As an adventursaurus I often find myself making the same mistake (a few too) many times. Usually I don’t let myself get too excited when a place comes high up on a list of places to visit. Ashness Bridge is rated 12 out of 55 attractions on TripAdvisor, I thought this might be a hidden gem in the Lake District.
Leaving the crazy and overly busy town of Keswick. I decided to head a short distance South around the Derwent lake. 2.9 miles took me away from the flat land surrounding Keswick and into the hills the Lake District is well known for. The impending rainclouds helped me to make the decision to drive to my destination rather than hike. Though I think it would be a great journey along the lakeside before heading into the hills. I made sure the sat nav was on so I was able to enjoy the ever changing scenery during the short 15 minute drive.
Ashness bridge is possibly the most photographed pack horse bridge in England. So well known, neither my photographer nor I had heard of it. Opened in 1858 then demolished and reopened on stronger stone piles in 1902. Closed to car traffic in 1980s, today this bridge carries mainly pedestrians.
A bridge surely isn’t that popular… But this one is. The road was practically impassable due to the amount of cars parked. Yet at the destination the car park was empty. Sometimes I don’t understand humans. The route to the bridge is very easy to follow because it is on the road next to a rather old stone building.
The view itself is amazing, the hills and bridge frame a stream leading back to Derwent Lake. I’d love to show the photograph but unfortunately some humans decided they wanted to picnic right in the way of the view (to be a kind dinosaur, I’ve edited them out). My photographer was incredibly disappointed by the rude behaviour of the humans. I was also sad for the other visitors who were being creative to hide the picnicers. One good thing to come out of this was chatting to the local farmer. He told me to head in the opposite direction for a surprise view.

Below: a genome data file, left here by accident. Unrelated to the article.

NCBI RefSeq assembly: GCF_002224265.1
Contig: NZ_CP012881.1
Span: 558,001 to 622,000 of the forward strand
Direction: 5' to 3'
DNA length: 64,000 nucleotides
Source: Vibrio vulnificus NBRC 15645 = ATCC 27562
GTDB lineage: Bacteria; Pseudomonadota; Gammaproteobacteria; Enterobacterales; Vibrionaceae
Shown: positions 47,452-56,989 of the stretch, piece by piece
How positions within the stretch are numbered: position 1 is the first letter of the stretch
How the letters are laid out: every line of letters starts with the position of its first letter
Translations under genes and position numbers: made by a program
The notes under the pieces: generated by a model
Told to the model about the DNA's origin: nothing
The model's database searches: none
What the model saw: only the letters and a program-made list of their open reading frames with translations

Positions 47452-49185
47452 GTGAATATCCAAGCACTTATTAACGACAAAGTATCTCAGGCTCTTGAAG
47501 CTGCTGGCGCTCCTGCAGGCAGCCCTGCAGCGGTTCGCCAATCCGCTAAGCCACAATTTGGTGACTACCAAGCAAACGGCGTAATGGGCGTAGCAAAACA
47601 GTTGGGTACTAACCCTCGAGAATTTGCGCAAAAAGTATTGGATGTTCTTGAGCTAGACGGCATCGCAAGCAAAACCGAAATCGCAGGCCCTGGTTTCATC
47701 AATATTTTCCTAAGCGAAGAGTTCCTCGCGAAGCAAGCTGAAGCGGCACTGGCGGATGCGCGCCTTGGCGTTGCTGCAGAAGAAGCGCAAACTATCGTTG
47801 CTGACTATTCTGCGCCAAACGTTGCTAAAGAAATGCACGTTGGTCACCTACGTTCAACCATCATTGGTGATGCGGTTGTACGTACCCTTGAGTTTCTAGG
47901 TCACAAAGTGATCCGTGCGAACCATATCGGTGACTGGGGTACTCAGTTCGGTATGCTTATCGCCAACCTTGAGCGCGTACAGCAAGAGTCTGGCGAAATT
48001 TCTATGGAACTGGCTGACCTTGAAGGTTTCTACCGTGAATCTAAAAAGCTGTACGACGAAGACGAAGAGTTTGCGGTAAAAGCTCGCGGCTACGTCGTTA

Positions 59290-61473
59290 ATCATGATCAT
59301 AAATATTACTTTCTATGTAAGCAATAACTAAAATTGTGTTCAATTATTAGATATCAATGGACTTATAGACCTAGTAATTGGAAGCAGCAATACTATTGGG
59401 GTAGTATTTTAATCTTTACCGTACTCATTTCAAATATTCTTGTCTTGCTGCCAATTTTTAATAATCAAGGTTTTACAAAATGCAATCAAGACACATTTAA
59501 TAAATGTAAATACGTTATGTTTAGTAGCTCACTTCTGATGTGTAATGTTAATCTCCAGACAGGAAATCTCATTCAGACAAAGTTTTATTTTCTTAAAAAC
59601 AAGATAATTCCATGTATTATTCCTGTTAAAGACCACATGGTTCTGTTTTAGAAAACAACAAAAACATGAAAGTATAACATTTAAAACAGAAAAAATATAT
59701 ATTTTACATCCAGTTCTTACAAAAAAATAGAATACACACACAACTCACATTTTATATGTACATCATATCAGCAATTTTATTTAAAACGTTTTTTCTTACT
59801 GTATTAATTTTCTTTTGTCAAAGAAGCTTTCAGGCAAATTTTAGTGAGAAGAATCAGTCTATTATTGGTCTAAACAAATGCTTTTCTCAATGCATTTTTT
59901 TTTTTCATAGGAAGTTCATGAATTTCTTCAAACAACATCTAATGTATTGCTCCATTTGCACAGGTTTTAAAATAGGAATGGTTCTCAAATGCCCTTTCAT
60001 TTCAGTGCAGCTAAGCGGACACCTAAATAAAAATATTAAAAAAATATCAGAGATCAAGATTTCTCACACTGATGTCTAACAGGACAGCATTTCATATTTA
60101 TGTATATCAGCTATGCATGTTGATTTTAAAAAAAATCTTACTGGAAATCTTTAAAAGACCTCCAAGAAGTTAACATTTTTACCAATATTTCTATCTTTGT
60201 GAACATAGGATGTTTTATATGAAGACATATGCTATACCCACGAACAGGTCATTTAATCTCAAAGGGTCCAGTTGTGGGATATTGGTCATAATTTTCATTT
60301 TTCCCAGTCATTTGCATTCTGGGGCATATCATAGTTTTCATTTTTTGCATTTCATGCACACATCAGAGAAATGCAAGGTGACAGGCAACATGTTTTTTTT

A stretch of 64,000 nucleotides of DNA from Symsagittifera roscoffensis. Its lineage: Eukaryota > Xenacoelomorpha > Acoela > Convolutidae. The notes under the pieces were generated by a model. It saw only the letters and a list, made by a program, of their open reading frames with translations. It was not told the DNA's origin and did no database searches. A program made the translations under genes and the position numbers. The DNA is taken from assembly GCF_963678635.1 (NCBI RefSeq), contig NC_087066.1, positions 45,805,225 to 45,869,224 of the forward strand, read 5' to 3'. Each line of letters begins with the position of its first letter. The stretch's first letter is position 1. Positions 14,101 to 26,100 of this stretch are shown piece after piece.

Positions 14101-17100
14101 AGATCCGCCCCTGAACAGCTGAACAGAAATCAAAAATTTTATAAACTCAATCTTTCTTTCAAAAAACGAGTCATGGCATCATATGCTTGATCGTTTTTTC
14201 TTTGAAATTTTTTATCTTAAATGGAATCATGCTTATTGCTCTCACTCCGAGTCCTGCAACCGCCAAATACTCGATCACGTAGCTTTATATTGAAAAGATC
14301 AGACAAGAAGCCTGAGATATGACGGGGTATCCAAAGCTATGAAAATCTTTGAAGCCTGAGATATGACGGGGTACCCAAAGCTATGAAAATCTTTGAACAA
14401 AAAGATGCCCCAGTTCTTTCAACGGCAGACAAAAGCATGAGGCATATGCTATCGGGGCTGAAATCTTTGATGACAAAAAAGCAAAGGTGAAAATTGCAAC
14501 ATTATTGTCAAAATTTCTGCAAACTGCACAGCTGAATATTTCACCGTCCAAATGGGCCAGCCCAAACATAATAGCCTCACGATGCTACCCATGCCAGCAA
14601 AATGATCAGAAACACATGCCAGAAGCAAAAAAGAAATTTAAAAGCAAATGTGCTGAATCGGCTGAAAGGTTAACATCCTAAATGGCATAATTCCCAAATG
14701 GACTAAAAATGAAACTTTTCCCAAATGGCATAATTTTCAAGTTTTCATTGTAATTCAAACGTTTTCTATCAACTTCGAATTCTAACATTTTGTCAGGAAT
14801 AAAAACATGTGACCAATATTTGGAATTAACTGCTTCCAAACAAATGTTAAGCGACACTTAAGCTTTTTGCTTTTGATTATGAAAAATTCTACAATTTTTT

Ashness to surprise view 0.5 miles. But, as the farmer said I didn’t go that way. At the back of the car park is a small trail into the trees. Heading into the woods is something I am doing more often during these times of lockdown. I’m currently using nature as a way to keep my photographer calm, I mean they are the only human crazy enough to work in a hospital and train to be a surgeon at the same time.
Anyway I digress, back to the adventure. Following a trail of ants, I headed up a huge hill with the main aim of seeing a deer or a squirrel. The walk itself took literally less than 10 minutes from my car. Quite simply, it left me speechless. Not only was the sun beaming beautifully through the trees. The Heather on the edge was a beautiful shade of purple and was in the perfect spot to admire the view.
Not one but two lakes are visible on a clear day. I was able to wave at Derwent and bassenthwaite. As well as several of the peaks and some swans swimming further below. You can also Peak at Lingholm which was once the home of Beatrix Potter’s family. My favourite part was the glimpse of the ice age, the valley of Watendlath was carved by a glacier. That’s left a sheer drop and incredible views down the valley. The dinosaurs will have loved it here even if it was absolutely freezing.
I have also heard this is an incredible place to see a cloud inversion during winter. It seems surprise view is full of surprises.
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